(JTA) — Former professional football player Geoff Schwartz wasn’t surprised when he heard about Philadelphia Eagles wide receiver DeSean Jackson’s anti-Semitic Instagram posts.
“I just thought to myself it’s ignorance — someone who has no idea whatsoever what anti-Semitism is, why his quote could be hurtful to Jews, or really to a lot of people,” said Schwartz, an offensive lineman who played for five teams in his eight-year NFL career.
“I took that from my experience in the locker room. Guys not knowing about Judaism. Guys not knowing about our culture and our religion.”
Schwartz was one of nine current and retired Jewish NFLers who participated in a three-hour online event Sunday night about Jews and professional football in which many players said they had encountered few people within the league who understood their background.
The event, streamed live on Aish.tv, was the brainchild of Michael Neuman, an Orthodox Jewish psychologist who gained a measure of fame last year when he competed on, and won, the LeBron James-produced athletic competition series “Million Dollar Mile” while wearing a kippah.
Neuman wanted to continue to inspire Jews to push boundaries — “When I was a 10-year-old, I would have wanted to see a strong, powerful Jew with a yarmulke on,” he told the Jewish Telegraphic Agency — so he founded a nonprofit organization, the Jewish Inspiration Foundation, aimed at doing just that.
Weeks ago, Neuman began planning a live discussion among current and former NFL players who are Jewish in keeping with his mission to highlight “strong and powerful Jews.” But after the news broke that Jackson had posted anti-Semitic quotes falsely attributed to Adolf Hitler, the event took on both a new urgency and tone.
“I had this idea for the Jews in the NFL Summit. I wanted a way to connect, whether it’s yeshiva kids, or anyone, to get inspired,” Neuman said of the original idea. “But, I mean, the timeliness of DeSean Jackson’s comments, and apology, and then Stephen Jackson, [was] obviously showing that there’s an ignorance.”
Jackson, a veteran NFL player, had posted a page from a book that quoted Hitler as stating that “because the white Jews knows [sic] that the Negroes are the real Children of Israel and to keep America’s secret the Jews will blackmail America” and “The [sic] will extort America, their plan for world domination won’t work if the Negroes know who they were.” The quote was not genuinely said by Hitler.
Jackson later apologized, and was admonished and fined — but not suspended or released — by the Eagles, a team whose owner (Jeffrey Lurie) and general manager (Howie Roseman) are both Jewish. The reaction of most leaders of the Jewish community, in Philadelphia and nationwide, has been to reach out to Jackson in order to educate him rather than pushing for his release or suspension from the NFL.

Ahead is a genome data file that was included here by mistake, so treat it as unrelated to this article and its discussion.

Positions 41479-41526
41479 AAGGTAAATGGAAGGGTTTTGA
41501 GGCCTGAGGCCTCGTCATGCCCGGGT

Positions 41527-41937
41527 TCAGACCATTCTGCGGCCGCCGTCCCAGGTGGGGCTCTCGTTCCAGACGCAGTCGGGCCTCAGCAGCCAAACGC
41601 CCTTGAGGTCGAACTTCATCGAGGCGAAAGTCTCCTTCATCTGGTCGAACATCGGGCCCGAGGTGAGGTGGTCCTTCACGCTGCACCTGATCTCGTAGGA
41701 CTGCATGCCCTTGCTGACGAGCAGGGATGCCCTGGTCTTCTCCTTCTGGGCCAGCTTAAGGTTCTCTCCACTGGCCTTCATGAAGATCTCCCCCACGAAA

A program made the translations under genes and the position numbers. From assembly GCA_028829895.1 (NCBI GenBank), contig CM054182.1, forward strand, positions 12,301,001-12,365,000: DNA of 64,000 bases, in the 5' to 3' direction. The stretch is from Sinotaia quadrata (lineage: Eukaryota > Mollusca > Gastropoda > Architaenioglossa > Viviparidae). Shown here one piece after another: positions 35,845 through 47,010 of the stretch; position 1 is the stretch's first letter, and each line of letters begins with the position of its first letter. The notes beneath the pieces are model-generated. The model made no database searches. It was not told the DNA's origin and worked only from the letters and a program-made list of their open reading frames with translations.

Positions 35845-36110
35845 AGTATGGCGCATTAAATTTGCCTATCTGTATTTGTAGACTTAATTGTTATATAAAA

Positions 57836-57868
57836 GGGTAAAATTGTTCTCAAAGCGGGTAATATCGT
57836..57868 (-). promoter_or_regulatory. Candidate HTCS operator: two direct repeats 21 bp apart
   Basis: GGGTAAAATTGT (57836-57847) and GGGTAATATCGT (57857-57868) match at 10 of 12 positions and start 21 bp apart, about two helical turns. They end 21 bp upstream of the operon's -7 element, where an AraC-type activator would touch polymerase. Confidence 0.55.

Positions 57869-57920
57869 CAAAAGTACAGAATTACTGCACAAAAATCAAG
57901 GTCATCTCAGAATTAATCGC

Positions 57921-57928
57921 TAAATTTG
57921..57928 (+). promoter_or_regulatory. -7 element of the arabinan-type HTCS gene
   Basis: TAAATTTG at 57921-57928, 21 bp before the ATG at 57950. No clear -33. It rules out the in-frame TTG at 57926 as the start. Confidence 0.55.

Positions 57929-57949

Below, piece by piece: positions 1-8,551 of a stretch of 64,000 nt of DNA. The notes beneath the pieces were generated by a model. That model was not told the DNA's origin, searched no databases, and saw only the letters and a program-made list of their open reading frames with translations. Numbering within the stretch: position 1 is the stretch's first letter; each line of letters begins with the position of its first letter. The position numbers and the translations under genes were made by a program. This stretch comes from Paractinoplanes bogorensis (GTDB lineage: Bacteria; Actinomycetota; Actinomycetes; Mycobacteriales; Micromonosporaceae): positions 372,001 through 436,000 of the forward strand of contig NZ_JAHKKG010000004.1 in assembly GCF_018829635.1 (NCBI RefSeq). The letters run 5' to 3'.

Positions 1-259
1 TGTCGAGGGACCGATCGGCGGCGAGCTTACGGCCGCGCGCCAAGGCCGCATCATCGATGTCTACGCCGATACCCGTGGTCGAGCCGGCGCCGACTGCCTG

(Stephen Jackson, a former NBA player and now a leading Black Lives Matter activist, had defended DeSean Jackson, no relation, and later used an anti-Semitic conspiracy theory. He later walked back the inflammatory comment.)
More than one rabbi has offered to meet with Jackson, and Julian Edelman of the New England Patriots, who is Jewish, said he spoke to Jackson and invited him to visit the U.S. Holocaust Museum and Memorial in Washington, D.C. Jackson also had a conversation this weekend with a Holocaust survivor.
Schwartz said he agreed that it was better to go “the education route” than “the cancellation route” — and many of his colleagues said they shared his instincts.
“At the end of the day, if he was educated and he knew the history, he probably wouldn’t say those things,” Josh Miller, a 50-year-old retired punter, said of Jackson.
“We have to have these conversations about racism, and about anti-Semitism,” added Mike Rosenthal, who left the NFL in 2008 after nine seasons. “Let’s just talk about it. Society has to have those uncomfortable conversations.”
And Bob Stein, who in 1970 became the first Jewish player to play on a Super Bowl-winning team, called Jackson’s posts “a spectacularly ignorant set of comments.” Stein, who attended law school while playing in the NFL and later became the first president and CEO of the NBA’s Minnesota Timberwolves, said he hoped Jackson’s apology was sincere and “more than just ‘oops, I want to get out of the way of this problem.’”
Most of the players, who spoke during three separate panels, said many of their teammates had either never met a Jewish person before or knew practically nothing about Judaism. About 70% of NFL players are Black.
“There’s four or five Jews in the NFL,” said Schwartz, who with his brother Mitchell, a star of this year’s Super Bowl champion Kansas City Chiefs, wrote a book about being Jewish in the NFL. “You have teammates who are Black, and you see the pain they’re going through with the George Floyd death. They’re your friends, you buddies. It’s easy to see the pain they’re going through, and it’s easy to say ‘I’ve got you, I support you.”
But he said that the small numbers of Jewish players means their teammates were less likely to be attuned to the concerns of Jewish ones.
Bridge building can happen in the locker room, some of the players said. Greg Joseph, a placekicker who currently plays for the Tennessee Titans, said he’d had “great talks” with a Muslim college teammate, Azeez Al-Shaair, who now plays for the San Francisco 49ers.
Neuman, the organizer, said he had invited Jackson to participate. While that did not happen, Neuman said the event had achieved his goals of elevating the conversation around Jewish sports stars at a particularly timely moment.
“It was really impressive to see how all of our Jewish athlete heroes came together to share the ideas of living with tolerance and understanding each other regardless of race, religion or background,” Neuman told JTA after the event, a video of which can be viewed here.